Some 160,000 people in the Spanish region of Catalonia went back into confinement on Wednesday as authorities scrambled to control a fresh surge of coronavirus infections in the area, just weeks after a nationwide lockdown was lifted.
But just as a judge approved the regional government’s stay-at-home order for residents of the Lleida area, about 180 km (110 miles) west of Barcelona, tensions rose over how to handle an increase in cases in a suburb of the Catalan capital.
Tourism-dependent Spain, one of Europe’s hardest-hit countries with more than 28,000 deaths from the pandemic, brought a tough national lockdown to an end on June 21.
Since then, more than 170 clusters have sprung up, prompting regional authorities to impose a patchwork of local restrictions, confusing locals and angering businesses.
Tensions are at their highest in Catalonia because the wealthy north-eastern region of 7.5 million people is seeing the biggest number of new cases.
Also, an acrimonious push for Catalonia’s independence in recent years has kept relations strained between its separatist leaders and the central government in Madrid.
“The maximum priority of (the Catalan) government is people’s health and life and there cannot be any judicial interference that complicates the collective fight against the pandemic,” Quim Torra’s regional government said in a statement.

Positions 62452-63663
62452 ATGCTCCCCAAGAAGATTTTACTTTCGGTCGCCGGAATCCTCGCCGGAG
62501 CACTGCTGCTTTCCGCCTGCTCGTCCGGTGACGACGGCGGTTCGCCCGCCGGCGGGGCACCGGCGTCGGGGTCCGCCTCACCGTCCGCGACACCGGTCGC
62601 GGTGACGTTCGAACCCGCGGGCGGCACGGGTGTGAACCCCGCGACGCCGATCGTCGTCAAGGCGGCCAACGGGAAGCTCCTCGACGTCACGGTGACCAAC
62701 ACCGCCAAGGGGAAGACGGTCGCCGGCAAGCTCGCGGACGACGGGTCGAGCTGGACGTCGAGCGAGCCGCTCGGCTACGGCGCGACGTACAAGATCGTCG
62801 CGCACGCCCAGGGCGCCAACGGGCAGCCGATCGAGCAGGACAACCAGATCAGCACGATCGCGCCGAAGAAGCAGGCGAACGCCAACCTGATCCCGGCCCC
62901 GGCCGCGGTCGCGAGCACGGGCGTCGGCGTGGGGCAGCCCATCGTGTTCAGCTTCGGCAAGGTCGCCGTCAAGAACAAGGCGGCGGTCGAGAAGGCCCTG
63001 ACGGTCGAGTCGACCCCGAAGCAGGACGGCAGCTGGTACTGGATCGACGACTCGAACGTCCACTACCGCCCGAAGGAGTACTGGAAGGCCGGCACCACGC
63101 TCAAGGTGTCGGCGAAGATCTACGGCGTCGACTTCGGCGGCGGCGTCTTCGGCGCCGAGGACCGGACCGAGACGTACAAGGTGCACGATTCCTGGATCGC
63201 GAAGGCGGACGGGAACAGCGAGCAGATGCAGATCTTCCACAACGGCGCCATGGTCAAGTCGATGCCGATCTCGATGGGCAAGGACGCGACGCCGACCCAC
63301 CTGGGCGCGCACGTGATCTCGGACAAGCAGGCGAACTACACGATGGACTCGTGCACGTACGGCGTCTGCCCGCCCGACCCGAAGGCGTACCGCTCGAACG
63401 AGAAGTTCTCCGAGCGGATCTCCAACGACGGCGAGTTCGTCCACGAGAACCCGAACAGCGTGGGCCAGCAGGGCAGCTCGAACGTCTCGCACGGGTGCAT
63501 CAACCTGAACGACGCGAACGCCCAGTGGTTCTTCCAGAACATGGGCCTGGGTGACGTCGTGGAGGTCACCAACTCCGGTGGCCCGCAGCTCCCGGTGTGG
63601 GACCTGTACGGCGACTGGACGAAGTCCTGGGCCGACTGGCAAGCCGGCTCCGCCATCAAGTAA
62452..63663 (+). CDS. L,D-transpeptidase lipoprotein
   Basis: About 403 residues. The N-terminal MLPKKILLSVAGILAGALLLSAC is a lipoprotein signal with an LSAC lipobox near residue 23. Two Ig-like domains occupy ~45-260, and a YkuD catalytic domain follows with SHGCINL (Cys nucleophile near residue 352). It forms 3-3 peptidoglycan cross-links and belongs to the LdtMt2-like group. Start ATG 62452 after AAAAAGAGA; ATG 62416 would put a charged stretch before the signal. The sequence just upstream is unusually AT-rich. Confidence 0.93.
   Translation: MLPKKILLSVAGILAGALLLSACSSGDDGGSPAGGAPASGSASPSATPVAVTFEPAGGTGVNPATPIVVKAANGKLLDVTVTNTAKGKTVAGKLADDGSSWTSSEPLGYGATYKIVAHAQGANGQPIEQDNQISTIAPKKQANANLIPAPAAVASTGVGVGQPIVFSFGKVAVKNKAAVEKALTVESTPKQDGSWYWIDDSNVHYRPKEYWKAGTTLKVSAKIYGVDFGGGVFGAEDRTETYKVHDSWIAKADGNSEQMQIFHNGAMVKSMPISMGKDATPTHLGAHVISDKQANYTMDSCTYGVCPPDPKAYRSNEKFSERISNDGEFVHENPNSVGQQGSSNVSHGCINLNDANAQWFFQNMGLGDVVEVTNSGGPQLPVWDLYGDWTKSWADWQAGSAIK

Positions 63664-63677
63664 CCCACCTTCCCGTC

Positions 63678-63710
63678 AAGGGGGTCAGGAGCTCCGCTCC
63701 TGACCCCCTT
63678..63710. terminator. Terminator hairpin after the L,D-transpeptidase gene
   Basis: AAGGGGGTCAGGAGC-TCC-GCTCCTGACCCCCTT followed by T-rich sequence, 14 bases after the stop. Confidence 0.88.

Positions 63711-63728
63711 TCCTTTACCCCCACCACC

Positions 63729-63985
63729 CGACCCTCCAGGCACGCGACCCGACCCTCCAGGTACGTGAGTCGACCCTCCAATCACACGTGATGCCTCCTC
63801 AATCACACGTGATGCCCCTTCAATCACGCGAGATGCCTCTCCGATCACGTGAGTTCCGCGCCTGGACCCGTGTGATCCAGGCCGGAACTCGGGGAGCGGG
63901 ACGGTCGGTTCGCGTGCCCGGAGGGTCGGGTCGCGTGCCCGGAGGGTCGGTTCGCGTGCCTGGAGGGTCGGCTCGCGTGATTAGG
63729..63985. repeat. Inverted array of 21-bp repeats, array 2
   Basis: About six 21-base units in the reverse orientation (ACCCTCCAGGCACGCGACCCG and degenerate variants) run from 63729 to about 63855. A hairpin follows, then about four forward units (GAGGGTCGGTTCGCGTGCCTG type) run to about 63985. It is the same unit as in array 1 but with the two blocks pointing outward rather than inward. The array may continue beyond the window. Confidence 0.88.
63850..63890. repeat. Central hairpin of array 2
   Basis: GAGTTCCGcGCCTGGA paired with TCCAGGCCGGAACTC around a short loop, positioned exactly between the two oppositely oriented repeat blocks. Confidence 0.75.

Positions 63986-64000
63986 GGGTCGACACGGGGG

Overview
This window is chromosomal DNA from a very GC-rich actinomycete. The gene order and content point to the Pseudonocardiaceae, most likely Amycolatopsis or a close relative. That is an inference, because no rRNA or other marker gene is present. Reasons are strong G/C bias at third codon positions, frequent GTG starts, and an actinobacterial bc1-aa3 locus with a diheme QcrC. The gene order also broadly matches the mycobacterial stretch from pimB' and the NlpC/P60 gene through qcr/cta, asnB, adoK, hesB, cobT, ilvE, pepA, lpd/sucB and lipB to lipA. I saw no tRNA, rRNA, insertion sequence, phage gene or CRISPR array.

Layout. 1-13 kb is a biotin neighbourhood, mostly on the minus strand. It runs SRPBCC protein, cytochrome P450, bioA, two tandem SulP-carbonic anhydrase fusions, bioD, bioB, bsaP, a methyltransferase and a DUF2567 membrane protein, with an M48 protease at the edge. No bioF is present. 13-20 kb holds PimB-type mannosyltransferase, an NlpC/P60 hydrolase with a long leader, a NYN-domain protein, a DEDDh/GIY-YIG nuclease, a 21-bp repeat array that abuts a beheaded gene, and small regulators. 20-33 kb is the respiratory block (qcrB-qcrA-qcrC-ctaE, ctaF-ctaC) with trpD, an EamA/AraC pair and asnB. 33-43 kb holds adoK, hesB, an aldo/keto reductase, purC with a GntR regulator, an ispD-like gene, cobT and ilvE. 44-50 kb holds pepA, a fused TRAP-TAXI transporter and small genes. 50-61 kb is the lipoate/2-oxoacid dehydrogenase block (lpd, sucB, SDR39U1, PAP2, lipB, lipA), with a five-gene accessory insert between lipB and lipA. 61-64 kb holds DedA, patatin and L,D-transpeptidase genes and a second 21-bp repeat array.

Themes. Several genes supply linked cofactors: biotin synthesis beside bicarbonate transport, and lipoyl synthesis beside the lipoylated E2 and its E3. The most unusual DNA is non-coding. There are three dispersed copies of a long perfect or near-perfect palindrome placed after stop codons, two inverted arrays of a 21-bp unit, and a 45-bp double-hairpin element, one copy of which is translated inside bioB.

The statement urged people to comply with all the measures it had announced on Tuesday, including a restriction on gatherings of more than 10 people in three neighbourhoods of L’Hospitalet, a Barcelona suburb that is home to around 260,000, even though another judge struck down that measure overnight.
Such restrictions need to be approved by a judge, and the Catalan government said it would appeal against the ruling. The limit on gatherings is part of a resolution asking residents in those areas in L’Hospitalet to stay home, though the limit is not mandatory there.
Barcelona’s mayor Ada Colau told local channel TV3 she was worried about the coronavirus outbreaks and said a “small step backwards” might be needed, but she stopped short of announcing a lockdown or any other measures for Barcelona, which is Spain’s second-largest city and one of the most popular with tourists.
While Catalonia, Spain’s second-most populous region, is the first to return its citizens to home confinement, parts of Galicia have been sealed off to visitors and a Basque town imposed a curfew to tackle their own outbreaks.